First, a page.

The recent data breach in MEGA, a popular cloud service, leaked about 87GB of data including 772,904,991 unique email addresses and over 21 million unique passwords and distributed in a folder dubbed “Collection #1” by hackers.
This breach was first reported by a security researcher, Troy Hunt. The link to the dump was posted on a hacking forum, but has been since taken down from the service.
New breach: The "Collection #1" credential stuffing list began broadly circulating last week and contains 772,904,991 unique email addresses with plain text passwords (now in Pwned Passwords). 82% of addresses were already in @haveibeenpwned. Read more: https://t.co/BAa3rbgZo4
— Have I Been Pwned (@haveibeenpwned) January 16, 2019
According to a Wired report, “While it’s difficult to confirm exactly where all that info came from, it appears to be something of a breach of breaches; that is to say, it claims to aggregate over 2,000 leaked databases that contain passwords whose protective hashing has been cracked.”
“It just looks like a completely random collection of sites purely to maximize the number of credentials available to hackers. There’s no obvious patterns, just maximum exposure”, Hunt said.
Hunt has uploaded all the email addresses and passwords into his site, haveibeenpwned. This allows users to be notified when their email has been tangled in a breach, or check if a password has been exposed and has to be changed.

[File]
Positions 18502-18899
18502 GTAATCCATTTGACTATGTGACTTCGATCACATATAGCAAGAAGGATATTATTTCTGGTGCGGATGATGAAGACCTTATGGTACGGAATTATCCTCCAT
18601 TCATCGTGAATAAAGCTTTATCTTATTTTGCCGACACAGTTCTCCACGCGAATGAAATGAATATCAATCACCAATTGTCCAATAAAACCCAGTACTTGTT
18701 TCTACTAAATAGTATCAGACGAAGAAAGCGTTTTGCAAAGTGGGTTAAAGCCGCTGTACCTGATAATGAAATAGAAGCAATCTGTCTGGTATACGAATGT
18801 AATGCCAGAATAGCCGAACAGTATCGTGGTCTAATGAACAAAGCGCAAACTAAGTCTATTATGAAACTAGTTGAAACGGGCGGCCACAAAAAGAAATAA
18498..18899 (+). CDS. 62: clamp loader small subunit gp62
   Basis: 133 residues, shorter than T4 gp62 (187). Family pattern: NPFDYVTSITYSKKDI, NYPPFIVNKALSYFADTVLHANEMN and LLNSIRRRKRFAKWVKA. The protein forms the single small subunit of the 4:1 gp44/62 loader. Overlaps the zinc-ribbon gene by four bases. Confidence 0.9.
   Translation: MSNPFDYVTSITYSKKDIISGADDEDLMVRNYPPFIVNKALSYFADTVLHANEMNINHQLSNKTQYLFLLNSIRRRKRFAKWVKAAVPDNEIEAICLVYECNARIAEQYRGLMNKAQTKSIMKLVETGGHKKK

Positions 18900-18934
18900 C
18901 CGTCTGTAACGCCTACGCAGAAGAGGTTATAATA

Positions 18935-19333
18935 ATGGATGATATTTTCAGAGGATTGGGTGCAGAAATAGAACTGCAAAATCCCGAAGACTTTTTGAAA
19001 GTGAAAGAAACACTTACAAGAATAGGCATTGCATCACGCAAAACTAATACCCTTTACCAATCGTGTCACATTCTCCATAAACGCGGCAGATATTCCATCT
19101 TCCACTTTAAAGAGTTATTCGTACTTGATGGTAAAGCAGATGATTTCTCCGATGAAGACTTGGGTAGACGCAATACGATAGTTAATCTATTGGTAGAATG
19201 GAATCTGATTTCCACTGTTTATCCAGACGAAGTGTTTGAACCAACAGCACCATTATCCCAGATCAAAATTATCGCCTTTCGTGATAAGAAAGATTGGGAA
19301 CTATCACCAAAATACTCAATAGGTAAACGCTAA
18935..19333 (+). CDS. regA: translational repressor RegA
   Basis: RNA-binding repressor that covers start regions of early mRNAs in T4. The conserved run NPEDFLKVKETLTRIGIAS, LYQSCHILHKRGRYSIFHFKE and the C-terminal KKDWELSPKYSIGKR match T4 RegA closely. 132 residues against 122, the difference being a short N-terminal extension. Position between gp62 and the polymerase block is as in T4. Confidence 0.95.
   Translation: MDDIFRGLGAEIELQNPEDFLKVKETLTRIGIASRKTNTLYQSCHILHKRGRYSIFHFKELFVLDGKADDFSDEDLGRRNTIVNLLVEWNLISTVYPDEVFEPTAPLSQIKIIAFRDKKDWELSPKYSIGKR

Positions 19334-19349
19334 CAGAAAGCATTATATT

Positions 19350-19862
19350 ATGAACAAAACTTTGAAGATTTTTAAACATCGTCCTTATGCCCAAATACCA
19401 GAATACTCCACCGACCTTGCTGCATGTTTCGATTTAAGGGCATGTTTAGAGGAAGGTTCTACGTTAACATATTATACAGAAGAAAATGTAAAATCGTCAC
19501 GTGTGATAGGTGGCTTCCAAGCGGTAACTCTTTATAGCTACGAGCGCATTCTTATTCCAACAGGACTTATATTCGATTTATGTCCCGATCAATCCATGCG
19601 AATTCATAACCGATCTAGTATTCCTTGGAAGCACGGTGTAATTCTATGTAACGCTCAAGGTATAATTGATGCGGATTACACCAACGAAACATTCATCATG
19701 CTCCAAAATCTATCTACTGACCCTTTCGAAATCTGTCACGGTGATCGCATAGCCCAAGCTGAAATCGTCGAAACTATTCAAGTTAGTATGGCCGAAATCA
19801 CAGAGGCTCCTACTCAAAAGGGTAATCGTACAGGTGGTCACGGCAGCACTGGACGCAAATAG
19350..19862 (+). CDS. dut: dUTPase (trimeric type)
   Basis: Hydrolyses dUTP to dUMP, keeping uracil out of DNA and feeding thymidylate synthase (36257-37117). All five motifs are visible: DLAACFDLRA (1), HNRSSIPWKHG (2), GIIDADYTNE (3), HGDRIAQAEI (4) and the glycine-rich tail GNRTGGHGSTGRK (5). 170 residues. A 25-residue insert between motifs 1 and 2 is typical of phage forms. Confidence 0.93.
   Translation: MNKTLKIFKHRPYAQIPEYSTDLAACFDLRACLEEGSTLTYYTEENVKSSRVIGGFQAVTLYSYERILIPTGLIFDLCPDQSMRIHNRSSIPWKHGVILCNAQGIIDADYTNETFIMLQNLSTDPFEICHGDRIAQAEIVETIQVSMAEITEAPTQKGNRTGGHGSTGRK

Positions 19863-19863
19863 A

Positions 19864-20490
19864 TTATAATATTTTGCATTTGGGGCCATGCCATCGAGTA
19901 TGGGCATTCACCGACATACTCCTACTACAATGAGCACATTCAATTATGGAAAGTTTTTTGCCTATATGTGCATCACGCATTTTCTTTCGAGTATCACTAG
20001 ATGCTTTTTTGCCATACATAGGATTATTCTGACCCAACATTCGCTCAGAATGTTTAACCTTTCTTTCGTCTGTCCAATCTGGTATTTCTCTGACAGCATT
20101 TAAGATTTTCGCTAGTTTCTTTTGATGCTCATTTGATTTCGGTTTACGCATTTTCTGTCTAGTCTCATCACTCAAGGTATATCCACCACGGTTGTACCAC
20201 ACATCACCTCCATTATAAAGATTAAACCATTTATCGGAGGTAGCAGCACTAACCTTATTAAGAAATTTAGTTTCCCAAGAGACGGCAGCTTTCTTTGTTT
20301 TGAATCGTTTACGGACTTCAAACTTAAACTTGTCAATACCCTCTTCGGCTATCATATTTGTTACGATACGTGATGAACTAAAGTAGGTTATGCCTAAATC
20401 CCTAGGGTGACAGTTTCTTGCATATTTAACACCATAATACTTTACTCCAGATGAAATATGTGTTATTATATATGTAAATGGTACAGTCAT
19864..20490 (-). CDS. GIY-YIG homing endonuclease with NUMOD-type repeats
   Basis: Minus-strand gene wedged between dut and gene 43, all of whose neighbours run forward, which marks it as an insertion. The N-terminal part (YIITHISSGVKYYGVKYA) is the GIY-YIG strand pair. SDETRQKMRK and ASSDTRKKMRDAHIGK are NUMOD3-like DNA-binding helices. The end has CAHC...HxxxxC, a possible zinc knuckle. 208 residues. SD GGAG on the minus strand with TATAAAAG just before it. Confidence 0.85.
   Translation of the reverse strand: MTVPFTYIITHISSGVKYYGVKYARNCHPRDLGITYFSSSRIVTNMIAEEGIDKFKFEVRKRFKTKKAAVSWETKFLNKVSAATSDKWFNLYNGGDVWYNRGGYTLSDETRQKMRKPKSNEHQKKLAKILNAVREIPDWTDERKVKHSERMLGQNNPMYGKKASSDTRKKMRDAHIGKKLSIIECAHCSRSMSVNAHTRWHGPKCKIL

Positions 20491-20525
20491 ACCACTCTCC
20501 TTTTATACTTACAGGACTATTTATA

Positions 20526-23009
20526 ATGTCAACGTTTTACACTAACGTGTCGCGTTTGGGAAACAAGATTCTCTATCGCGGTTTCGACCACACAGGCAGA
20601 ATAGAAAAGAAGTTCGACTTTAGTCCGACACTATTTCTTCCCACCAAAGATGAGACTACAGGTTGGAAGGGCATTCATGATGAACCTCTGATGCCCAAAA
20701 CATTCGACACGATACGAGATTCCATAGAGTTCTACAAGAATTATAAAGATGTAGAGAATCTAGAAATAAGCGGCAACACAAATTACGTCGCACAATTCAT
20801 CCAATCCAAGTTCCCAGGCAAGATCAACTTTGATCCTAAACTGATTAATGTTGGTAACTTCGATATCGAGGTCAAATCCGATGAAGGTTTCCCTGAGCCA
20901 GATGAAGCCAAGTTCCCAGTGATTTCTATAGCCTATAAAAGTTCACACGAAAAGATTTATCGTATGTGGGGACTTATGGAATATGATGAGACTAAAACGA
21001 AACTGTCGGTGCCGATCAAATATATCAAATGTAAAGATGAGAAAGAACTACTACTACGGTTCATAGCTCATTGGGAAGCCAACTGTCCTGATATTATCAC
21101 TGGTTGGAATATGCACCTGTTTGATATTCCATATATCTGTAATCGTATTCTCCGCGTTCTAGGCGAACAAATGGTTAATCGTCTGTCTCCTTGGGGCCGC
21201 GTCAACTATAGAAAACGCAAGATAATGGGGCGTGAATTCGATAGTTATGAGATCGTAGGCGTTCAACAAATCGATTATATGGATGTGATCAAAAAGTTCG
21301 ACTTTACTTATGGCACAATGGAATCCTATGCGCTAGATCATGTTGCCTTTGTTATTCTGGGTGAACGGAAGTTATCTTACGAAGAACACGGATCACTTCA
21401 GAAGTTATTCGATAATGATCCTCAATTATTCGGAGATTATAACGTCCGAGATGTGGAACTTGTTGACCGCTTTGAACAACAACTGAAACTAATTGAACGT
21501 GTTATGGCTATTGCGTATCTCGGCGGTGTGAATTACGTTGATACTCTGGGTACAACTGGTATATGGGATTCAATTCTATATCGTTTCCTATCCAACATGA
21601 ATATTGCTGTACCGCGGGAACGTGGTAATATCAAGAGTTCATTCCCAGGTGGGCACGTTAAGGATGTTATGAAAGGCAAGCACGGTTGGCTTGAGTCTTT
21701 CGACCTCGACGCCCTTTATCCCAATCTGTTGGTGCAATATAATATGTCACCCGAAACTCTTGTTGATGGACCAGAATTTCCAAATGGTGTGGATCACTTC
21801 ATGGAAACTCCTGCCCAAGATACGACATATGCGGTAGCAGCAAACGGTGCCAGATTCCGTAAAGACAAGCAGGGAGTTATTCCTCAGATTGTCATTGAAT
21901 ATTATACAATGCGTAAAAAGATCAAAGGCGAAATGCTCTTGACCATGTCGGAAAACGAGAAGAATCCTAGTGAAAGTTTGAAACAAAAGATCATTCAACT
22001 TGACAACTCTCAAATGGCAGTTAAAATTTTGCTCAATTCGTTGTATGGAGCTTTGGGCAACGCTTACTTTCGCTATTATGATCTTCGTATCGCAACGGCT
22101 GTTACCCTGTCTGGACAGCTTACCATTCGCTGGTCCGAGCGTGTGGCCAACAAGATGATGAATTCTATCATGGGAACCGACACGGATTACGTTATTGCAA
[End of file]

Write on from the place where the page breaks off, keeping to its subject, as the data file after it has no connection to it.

Wired states that around 140 million email accounts and over 10 million unique passwords in Collection #1 are new to Hunt’s database. This means that they do not just duplicate from prior megabreaches.
“These are all plain text passwords. If we take a breach like Dropbox, there may have been 68 million unique email addresses in there, but the passwords were cryptographically hashes making them very difficult to use”, Hunt said. He also said that all this data was openly available to anyone on the popular cloud storage site and then on a public hacking site.
The only way to stay safe is to never reuse a password for multiple sites. Hunt says, “It might be contrary to traditional thinking, but writing unique passwords down in a book and keeping them inside your physically locked house is a damn sight better than reusing the same one all over the web.”
To know more about this breach in detail, visit Troy Hunt’s blog post.